Civic Engagement: Reflecting back and looking forward

Charlotte boasts a demographically diverse population, well-educated residents, and a thriving economy. Home to the largest population in the state, the Queen City also serves as the economic epicenter of the state. Nevertheless, our community is paradoxical in many ways, with social, economic, and political barriers that hinder equitable growth, opportunity, and prosperity for those whothat live here.

Despite the array of sports, hospitality, entertainment, and industries that drive the local economy, Charlotte is home to high levels of residential and school segregation that perpetuate a system of uneven distribution of public resources, educational attainment, and economic opportunities. Charlotte holds the dubious distinction of being 50 out of the 50 largest metropolitan areas in terms of intergenerational economic mobility.

Our community has been in conversation for years about how these challenges affect us all.

A less- discussed topic within this conversation is how these challenges influence civic life. From October 2016 through June of 2017, a team from the UNC Charlotte’s Urban Institute and Johnson C. Smith University used a mixed-methods approach to explore how the local landscape influences civic engagement.

Our research built on user research conducted on a national scale by the Google Civic Innovation Team in 2014. In particular, we sought to further the understanding of a population called “Interested Bystanders,” or people who are paying attention to the issues around them, but not acting on those issues.

The full report goes into further detail of our findings, providing a deep dive into different types of interested bystanders. Some of our key findings are below.

Key findings

  • Many people in Charlotte are sitting on the sidelines of civic life. 45% of the Charlotte sample were “Interested Bystanders,” paying attention to local issues but not sharing their opinions or getting locally involved.
  • Lack of trust is a major barrier to making civic life more meaningful and inclusive. Although the majority of Interested Bystanders described civic engagement as being actively involved and present in one’s community, there was a large distrust of and lack of attachment to local community and government, which deters engagement. This distrust was especially evident among Latino and Black/African American respondents. Interested Bystanders’ lack of attention to local news also likely contributes to their lack of connection to their community.
  • Personal passions can be an on-ramp to civic engagement. Having an interest or passion about an issue or activity was the most common motivator for engagement followed by the political environment. Concern for those closest to them emerged as the base of those motivations.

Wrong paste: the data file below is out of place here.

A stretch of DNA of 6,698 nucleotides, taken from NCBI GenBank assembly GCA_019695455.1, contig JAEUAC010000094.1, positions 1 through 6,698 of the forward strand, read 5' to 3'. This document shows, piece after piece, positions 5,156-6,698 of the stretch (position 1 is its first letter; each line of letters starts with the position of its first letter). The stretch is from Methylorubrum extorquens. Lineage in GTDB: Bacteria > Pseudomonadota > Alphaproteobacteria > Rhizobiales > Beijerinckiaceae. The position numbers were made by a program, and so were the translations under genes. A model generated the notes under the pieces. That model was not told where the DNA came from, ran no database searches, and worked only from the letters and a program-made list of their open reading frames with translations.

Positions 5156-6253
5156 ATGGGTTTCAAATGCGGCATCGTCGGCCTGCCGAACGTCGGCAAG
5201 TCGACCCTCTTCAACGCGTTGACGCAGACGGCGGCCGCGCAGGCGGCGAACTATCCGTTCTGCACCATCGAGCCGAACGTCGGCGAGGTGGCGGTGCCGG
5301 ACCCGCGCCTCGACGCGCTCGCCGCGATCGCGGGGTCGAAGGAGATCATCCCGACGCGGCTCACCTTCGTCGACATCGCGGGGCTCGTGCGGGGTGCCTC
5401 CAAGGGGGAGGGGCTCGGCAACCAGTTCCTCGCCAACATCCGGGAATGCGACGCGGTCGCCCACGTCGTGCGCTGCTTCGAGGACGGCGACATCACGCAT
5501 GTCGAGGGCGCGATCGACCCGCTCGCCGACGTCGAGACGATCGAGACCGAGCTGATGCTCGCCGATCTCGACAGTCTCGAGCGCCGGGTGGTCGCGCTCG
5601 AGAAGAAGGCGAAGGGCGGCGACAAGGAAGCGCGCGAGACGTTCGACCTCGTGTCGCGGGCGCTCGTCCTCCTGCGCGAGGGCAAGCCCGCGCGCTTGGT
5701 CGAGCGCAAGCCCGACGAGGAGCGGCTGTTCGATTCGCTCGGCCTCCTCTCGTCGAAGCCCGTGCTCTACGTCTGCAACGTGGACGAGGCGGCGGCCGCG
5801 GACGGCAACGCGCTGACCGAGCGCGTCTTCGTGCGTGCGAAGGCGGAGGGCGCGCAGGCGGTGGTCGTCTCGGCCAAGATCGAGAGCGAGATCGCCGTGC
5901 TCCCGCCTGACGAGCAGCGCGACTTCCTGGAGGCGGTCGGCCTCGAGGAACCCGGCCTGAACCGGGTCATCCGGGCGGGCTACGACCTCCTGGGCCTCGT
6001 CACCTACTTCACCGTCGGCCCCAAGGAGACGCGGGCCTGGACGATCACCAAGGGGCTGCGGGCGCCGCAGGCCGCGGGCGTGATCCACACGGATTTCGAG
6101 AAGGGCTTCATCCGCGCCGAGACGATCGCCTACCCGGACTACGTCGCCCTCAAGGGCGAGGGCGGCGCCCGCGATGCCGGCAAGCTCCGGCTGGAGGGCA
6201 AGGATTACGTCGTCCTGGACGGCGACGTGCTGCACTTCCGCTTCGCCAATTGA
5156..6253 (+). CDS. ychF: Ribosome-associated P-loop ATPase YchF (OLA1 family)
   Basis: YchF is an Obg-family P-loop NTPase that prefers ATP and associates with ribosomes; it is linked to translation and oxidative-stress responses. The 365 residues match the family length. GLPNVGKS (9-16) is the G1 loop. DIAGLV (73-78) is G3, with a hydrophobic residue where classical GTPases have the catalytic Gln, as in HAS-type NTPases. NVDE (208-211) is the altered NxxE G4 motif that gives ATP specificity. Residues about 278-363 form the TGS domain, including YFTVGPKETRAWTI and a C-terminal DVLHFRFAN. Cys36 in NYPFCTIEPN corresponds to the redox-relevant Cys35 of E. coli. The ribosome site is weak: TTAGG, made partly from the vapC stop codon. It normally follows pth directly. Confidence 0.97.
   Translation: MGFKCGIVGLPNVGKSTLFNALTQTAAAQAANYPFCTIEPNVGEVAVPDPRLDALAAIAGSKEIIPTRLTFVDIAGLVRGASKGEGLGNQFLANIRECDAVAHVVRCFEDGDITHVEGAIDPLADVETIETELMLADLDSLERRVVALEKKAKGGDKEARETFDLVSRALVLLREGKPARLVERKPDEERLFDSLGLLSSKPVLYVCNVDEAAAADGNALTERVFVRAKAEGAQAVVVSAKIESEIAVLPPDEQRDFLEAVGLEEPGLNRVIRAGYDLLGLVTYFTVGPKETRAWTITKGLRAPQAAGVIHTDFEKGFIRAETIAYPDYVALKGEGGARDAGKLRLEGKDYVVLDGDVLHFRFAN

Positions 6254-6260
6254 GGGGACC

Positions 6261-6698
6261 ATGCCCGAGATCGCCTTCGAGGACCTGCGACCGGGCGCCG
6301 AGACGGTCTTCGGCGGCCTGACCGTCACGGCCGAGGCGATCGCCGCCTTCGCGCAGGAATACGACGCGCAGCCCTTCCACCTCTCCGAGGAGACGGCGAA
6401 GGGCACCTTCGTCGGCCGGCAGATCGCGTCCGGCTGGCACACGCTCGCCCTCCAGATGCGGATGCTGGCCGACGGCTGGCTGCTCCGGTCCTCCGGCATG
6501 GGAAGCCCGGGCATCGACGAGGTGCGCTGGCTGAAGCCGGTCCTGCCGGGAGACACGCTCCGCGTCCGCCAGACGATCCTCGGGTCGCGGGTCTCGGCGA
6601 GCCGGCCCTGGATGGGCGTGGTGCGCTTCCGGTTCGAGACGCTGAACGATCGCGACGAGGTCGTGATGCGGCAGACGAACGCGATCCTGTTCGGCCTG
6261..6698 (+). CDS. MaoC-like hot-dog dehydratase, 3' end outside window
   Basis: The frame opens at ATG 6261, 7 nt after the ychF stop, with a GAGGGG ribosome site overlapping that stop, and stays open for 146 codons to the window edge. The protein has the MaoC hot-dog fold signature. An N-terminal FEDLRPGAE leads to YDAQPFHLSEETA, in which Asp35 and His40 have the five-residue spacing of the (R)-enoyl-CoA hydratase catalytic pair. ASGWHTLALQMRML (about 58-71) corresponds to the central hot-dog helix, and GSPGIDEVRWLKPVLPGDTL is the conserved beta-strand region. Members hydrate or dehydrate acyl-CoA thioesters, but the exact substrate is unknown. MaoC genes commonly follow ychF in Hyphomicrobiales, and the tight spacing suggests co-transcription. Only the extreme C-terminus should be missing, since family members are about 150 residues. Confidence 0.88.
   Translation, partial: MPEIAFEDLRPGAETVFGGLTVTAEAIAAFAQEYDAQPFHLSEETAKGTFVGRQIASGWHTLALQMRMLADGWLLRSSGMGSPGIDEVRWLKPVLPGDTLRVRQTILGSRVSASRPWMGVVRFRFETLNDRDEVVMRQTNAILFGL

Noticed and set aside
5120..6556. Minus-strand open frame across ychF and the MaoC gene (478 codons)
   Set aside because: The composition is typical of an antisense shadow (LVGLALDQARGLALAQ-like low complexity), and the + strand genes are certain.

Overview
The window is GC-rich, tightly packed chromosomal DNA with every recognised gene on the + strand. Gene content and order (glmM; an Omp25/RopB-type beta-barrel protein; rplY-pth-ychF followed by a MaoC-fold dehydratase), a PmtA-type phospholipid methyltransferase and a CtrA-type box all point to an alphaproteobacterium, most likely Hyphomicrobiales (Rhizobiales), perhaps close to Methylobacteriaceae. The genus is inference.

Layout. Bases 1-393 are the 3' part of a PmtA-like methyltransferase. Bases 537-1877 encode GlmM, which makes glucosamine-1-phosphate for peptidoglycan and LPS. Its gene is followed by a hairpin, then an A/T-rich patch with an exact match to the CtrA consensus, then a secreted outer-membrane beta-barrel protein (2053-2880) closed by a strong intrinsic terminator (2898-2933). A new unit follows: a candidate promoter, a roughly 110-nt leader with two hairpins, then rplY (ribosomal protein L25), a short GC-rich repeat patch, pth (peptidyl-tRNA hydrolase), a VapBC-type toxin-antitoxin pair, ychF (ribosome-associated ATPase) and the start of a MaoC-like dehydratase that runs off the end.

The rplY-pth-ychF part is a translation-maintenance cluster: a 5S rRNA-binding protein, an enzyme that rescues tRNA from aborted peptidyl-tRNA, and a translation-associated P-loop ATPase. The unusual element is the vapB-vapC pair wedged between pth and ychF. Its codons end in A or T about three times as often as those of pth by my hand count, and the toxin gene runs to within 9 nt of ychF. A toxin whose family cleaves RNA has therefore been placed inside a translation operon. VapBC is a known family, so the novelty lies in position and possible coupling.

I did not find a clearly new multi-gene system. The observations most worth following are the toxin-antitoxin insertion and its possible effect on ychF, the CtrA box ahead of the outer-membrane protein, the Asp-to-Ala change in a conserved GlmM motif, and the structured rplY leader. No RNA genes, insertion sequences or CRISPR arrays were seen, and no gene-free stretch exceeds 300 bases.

• Leveraging “civic brokers” could reinvigorate Charlotte civic life. Friends and family are the most influential to Interested Bystanders’ civic participation. Social institutions such as religious organizations, schools, businesses are also viewed as influential. The information and encouragement that Interested Bystanders received online from local institutions and organizations allowed them to take their online actions offline.

 

What’s Next?

The study concluded over a year ago, but many of our findings are relevant today. Despite high midterm turnout, there is considerable room for further and broader engagement. Three findings of note that our community can leverage now: family and friends are highly influential in engagement; opportunities to engage need to be diverse and considerate of different work schedules, capabilities, and personality-types; and people need to understand how their engagement makes a difference.

We also still have a lot of questions. Our study did not have a random sample. As a result, we had more young, female, and white participants than what is representative of the Charlotte population. Our research team used focus groups to diversify the sample and elevate a wide range of community voices. However, a more diverse sample is becoming increasingly more important as Charlotte further diversifies and as trust in surveying and government decreases.

In an attempt to correct for these challenges in future research, the UNC Charlotte Urban Institute, in partnership with researchers from the university’s Ph.D. in Public Policy Program and the Department of Political Science and Public Administration, has developed YourVoiceCLT, a Charlotte community survey panel.  

A community survey panel is a method to administer surveys that overcomes obstacles that today’s surveys confront. By creating a large pool of participants, YourVoiceCLT can use statistical methods to provide high-quality opinion data to help inform community decisions.

The initiative will let city and county residents share their thoughts about topics related to their quality of life and/or respond to issues in the news. YourVoiceCLT seeks volunteers to build a participant pool that represents the full range of households and opinions in Charlotte. Anyone 18 or older living in Mecklenburg County is encouraged to join. More information about the survey panel and how to sign up are online at YourVoiceCLT.org.

Diane Gavarkavich is the Director of Research Services at the UNC Charlotte Urban Institute. Charles Thomas is Director/Charlotte for the Knight Foundation.  This study was supported by the Knight Foundation and Google.